‘Ghost Flights’ Controversy Continues as Thousands of Near Empty Flights Operate in Europe
Controversy in the European airline industry is continuing in response to the European Union’s “use it or lose it” slot rules meaning airline carriers are operating near empty planes in order to hold on to valued airport slots. The European Commission rules were suspended in March 2020 in response to the damage caused by the Covid-19 pandemic but are now being reinforced on an incremental basis. Airlines are currently required to use 50% of their allocated airport slots and this is due to rise to 80% this summer.
Ryanair boss Michael O’Leary has directed his anger on the issue towards German carrier Lufthansa and has called on the EU Commission to ignore “false claims” by the airline. In a statement Ryanair claims that Lufthansa is not operating so called “ghost flights” due to concerns about the environment but rather “so they can further save the slot regime to protect their slots, which they aren’t using, while eliminating competition and consumer choice.”
Speaking to a German newspaper in December, Lufthansa Group CEO Carsten Spohr said, “Due to the weak demand in January, we would have reduced significantly more flights. But we have to make 18,000 additional, unnecessary flights in winter just to secure our take-off-and-landing rights. “
In relation to environmental concerns he said, “While climate-friendly exemptions were found in almost all other parts of the world during the time of the pandemic, the EU does not allow this in the same way. That harms the climate and is exactly the opposite of what the EU Commission wants to achieve with its ‘Fit for 55’ program.”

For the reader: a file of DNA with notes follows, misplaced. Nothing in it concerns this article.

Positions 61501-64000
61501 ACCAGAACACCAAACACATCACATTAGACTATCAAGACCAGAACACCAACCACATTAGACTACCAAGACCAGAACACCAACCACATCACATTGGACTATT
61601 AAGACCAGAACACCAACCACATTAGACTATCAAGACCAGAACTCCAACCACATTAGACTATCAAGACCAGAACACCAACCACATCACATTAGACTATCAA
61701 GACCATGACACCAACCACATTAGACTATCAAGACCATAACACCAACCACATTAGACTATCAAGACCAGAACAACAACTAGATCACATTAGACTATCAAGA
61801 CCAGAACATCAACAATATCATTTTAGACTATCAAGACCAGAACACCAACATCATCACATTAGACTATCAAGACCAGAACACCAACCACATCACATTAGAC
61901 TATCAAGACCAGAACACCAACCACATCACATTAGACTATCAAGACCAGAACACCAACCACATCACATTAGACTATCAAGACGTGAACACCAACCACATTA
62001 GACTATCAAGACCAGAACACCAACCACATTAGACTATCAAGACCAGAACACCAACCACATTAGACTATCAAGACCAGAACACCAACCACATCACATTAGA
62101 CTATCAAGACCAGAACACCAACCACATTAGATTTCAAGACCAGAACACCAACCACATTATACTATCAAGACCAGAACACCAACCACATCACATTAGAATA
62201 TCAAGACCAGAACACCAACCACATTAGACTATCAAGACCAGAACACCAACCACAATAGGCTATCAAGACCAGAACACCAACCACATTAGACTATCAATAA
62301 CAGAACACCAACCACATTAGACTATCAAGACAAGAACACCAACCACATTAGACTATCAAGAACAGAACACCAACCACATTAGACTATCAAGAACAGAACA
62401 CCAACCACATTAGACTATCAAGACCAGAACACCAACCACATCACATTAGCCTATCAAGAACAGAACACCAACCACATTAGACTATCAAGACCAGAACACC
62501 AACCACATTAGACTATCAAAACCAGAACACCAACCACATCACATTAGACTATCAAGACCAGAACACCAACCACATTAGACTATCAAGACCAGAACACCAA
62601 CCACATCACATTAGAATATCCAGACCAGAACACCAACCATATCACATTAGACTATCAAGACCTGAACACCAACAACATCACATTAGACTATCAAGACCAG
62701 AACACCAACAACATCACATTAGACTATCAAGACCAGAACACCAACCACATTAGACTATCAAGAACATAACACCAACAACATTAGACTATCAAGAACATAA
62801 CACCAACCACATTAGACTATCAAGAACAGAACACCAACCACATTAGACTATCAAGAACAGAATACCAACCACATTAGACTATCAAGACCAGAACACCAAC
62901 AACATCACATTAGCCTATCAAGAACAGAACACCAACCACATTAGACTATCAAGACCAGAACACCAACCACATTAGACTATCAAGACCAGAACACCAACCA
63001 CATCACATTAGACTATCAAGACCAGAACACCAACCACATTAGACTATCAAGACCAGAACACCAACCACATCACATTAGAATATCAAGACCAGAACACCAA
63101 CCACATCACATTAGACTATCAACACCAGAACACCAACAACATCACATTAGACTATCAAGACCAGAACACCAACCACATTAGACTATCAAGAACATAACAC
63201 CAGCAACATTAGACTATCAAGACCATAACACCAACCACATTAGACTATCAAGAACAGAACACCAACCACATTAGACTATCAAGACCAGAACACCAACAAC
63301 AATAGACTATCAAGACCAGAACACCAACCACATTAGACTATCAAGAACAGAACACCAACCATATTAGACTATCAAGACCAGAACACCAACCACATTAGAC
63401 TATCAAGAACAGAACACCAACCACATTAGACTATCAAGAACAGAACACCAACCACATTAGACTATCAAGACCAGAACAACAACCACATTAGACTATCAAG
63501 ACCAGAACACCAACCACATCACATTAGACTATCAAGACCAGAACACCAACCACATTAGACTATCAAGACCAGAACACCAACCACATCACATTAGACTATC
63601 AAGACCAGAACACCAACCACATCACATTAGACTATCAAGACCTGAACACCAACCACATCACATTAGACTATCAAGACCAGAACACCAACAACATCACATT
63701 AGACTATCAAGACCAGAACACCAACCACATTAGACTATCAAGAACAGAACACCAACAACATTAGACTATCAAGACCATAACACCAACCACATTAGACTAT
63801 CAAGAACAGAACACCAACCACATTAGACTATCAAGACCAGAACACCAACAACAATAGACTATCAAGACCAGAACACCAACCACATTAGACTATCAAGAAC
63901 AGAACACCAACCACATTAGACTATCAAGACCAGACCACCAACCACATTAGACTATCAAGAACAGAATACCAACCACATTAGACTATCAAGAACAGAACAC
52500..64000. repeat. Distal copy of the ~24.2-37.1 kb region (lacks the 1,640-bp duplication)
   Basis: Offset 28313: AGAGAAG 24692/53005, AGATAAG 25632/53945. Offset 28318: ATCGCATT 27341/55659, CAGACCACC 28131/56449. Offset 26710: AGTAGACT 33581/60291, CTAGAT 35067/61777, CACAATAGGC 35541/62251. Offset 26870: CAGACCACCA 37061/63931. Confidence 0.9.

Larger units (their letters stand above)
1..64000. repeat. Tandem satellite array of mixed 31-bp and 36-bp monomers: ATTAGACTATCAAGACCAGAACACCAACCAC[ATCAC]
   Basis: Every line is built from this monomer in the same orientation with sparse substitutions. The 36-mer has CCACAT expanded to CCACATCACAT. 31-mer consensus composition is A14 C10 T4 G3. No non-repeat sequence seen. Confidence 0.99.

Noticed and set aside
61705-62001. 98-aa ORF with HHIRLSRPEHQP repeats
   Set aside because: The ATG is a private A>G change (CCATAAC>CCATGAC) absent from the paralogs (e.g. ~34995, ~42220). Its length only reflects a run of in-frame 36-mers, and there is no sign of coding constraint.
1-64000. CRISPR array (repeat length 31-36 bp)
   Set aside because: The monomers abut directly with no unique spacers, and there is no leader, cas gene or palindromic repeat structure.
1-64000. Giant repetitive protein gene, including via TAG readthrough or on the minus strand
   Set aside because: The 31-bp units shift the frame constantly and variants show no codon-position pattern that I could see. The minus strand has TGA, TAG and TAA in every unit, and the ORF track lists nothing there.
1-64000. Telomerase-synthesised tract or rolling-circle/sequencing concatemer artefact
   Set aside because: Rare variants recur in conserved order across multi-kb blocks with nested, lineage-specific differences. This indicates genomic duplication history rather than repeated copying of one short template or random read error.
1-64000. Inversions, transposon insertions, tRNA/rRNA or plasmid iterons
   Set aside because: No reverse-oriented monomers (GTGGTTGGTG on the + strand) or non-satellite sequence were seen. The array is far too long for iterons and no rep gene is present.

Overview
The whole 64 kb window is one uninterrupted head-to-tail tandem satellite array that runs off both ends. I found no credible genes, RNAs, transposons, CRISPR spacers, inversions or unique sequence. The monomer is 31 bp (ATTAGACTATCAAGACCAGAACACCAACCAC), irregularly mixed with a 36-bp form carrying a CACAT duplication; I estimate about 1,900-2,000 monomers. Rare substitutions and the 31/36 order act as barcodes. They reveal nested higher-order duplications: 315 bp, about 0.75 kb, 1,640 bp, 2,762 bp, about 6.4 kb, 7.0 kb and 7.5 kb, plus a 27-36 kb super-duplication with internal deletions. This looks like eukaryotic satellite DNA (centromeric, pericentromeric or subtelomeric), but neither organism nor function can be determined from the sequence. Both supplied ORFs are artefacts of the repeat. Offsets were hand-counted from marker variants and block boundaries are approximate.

Michael O’Leary claimed in the statement that Lufthansa’s operation of “ghost flights” was an attempt to alleviate competition and accused the airline of being insincere when it comes to the environment.
He said “Lufthansa loves crying crocodile tears about the environment when doing everything possible to protect its slots. Slots are the way it blocks competition and limits choice at big hub airports like Frankfurt, Brussels Zaventem, Vienna, among others. If Lufthansa doesn’t want to operate ‘ghost flights’ to protect its slots, then simply sell these seats at low fares, and help accelerate the recovery of short and long-haul air travel to and from Europe.”
The Ryanair statement presented what the airline considers a solution to the issue saying, “Lufthansa should sell the seats on these flights at low fares, and reward EU consumers many of whom have funded the €12bn of State Aid that Lufthansa and their subsidiaries in Belgium, Austria and Switzerland have already received from hard pressed taxpayers over the last 2 years of the Covid crisis.”
The budget airline also called on the EU Commission to force legacy carriers to release slots in order that budget airlines can avail of them.